Educators

Educators include but are not limited to administrative staff (i.e. principal, v-principal, receptionist, librarian, etc.), teachers, resource teachers, support aides, and support staff such as maintenance staff, cafeteria workers, and more. As educators, no matter the degree of interaction with students from central to peripheral, increasing your awareness of the impact of anxiety is essential. This section is designed to assist you, the educator, in becoming more knowledgeable about how anxiety presents in students within the academic setting.

Is my student struggling with an anxiety disorder?

As discussed throughout this website, anxiety is useful in certain situations, some of the time. But how do you, the teacher or administrator, know when a student might be struggling with an anxiety disorder?  In some situations it may be painfully obvious. For example, you have a young student who still cries and clings to his mother each morning at drop off, and remains sad and tearful for the first hour of each day despite school being in session for six months. Or the student, who has lost her sister to suicide, and now withdraws from others, has difficulty concentrating, is jumpy, and skips class daily. And finally, there is the student that spends upwards of thirty minutes in the bathroom several times a day, and has red, chapped, and bleeding hands. These examples highlight the more obvious cases of anxiety disorders in the classroom. However, anxiety can be an invisible disorder, not necessarily noted by the busy teacher. For example, a student who is performing below his/her capacity, is late to school most days, and is reluctant to read out loud in class. Or a child who is known as a “dream student”, but unbeknownst to you spends upwards of six hours daily doing homework to perfection, has trouble sleeping due to fear of failure, and refuses to engage in any non-educational activities for fear it will rob her of essential learning opportunities. These students are also struggling with anxiety disorders.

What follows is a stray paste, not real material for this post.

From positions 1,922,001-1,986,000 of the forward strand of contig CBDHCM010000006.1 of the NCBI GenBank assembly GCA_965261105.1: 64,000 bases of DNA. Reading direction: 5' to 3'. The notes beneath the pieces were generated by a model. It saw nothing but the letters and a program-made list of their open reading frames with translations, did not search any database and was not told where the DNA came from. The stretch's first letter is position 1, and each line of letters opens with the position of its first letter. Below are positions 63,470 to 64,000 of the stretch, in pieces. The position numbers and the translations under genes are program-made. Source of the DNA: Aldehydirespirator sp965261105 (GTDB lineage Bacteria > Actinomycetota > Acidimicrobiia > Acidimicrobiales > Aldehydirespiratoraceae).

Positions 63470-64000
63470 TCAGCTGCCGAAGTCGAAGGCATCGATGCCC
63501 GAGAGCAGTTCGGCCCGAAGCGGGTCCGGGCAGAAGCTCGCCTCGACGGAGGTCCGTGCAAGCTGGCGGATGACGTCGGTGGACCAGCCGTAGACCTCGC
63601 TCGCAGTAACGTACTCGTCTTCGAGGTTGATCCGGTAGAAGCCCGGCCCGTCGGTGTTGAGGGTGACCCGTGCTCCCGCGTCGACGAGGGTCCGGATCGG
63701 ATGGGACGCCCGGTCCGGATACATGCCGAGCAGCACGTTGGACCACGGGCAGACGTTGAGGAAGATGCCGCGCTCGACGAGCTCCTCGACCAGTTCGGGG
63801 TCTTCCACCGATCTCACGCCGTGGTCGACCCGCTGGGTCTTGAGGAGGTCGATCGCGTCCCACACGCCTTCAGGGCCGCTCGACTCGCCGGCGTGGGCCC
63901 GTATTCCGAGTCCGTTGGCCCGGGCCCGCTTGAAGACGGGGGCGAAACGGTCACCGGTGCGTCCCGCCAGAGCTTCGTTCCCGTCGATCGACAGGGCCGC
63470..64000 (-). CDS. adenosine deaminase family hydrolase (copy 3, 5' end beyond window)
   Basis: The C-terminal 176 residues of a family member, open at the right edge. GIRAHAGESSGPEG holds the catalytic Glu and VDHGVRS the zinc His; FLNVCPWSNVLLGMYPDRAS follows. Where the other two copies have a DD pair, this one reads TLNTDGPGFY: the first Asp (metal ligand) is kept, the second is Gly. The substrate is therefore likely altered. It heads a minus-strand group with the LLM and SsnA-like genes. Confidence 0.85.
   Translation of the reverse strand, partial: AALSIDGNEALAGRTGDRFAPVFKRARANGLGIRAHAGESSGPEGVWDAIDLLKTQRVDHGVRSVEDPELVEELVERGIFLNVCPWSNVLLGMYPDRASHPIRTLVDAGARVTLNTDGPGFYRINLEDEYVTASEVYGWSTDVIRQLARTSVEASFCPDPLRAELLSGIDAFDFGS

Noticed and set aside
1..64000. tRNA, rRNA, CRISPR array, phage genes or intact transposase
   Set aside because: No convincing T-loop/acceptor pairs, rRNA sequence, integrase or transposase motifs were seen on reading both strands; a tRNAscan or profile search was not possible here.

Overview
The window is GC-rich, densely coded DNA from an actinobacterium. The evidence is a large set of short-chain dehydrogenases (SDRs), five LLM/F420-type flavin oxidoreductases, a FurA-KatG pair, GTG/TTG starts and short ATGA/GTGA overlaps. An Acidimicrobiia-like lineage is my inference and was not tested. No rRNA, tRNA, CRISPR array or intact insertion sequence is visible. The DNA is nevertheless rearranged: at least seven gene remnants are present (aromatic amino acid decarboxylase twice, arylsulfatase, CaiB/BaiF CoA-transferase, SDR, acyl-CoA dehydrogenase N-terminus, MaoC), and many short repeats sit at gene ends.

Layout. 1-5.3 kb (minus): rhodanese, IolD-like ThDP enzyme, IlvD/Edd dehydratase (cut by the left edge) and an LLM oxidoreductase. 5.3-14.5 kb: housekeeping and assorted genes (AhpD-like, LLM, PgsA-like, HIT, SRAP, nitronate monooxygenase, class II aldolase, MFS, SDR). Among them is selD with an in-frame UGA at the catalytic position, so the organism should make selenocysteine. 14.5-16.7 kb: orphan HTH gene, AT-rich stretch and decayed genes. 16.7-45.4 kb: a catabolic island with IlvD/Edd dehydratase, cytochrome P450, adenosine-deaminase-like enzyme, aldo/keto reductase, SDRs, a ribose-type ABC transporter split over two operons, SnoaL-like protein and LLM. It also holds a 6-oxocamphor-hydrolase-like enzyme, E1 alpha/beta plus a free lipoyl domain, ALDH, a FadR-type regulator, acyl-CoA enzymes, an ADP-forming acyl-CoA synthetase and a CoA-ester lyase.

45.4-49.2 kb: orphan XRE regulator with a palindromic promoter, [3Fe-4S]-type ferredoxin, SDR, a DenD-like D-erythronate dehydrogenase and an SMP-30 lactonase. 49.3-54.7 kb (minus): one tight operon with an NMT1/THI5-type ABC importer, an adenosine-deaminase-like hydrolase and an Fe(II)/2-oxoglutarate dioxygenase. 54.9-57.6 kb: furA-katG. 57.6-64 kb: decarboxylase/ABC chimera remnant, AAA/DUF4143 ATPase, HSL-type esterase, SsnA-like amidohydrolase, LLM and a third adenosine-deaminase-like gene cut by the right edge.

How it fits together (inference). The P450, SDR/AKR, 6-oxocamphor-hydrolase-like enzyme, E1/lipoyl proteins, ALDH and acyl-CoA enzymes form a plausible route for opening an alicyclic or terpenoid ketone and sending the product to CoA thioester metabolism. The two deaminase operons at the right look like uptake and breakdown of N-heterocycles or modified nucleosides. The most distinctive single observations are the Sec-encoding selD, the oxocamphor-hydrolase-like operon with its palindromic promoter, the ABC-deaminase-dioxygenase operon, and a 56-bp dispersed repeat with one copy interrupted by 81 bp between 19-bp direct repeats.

Students spend between 25-30 or more hours in school each week, and you the teacher or administrative staff is in a position to play an essential role in identifying and assisting students to tackle unwanted anxiety. The first step is to become educated about what anxiety disorders look like in students within the classroom setting. Anxiety specialists have identified that when a child or teen experiences anxiety more often (e.g., most days, and for months at a time), and more intensely than other peers of the same age, it is more likely that the student has an anxiety disorder.  Furthermore, the frequent and intense symptoms that students with anxiety disorders encounter, often leads to significant disruption in their lives. This disruption can interrupt or even stop a student from participating in a variety of typical school-based experiences such as:

  • Attending classes and school on a daily basis
  • Completing assignments
  • Joining social, athletic or recreational clubs
  • Learning
  • Making friends
  • Participating in class

If you believe that a student is experiencing symptoms of anxiety that are excessive, intense, and disruptive we advise that you begin by consulting with your school counselor or principal. Once you have done this, you may then consider scheduling a meeting with the student and/or his/her family to gather more information, and to provide resources such as those available on this website.

For more information about specific anxiety disorders, please click below: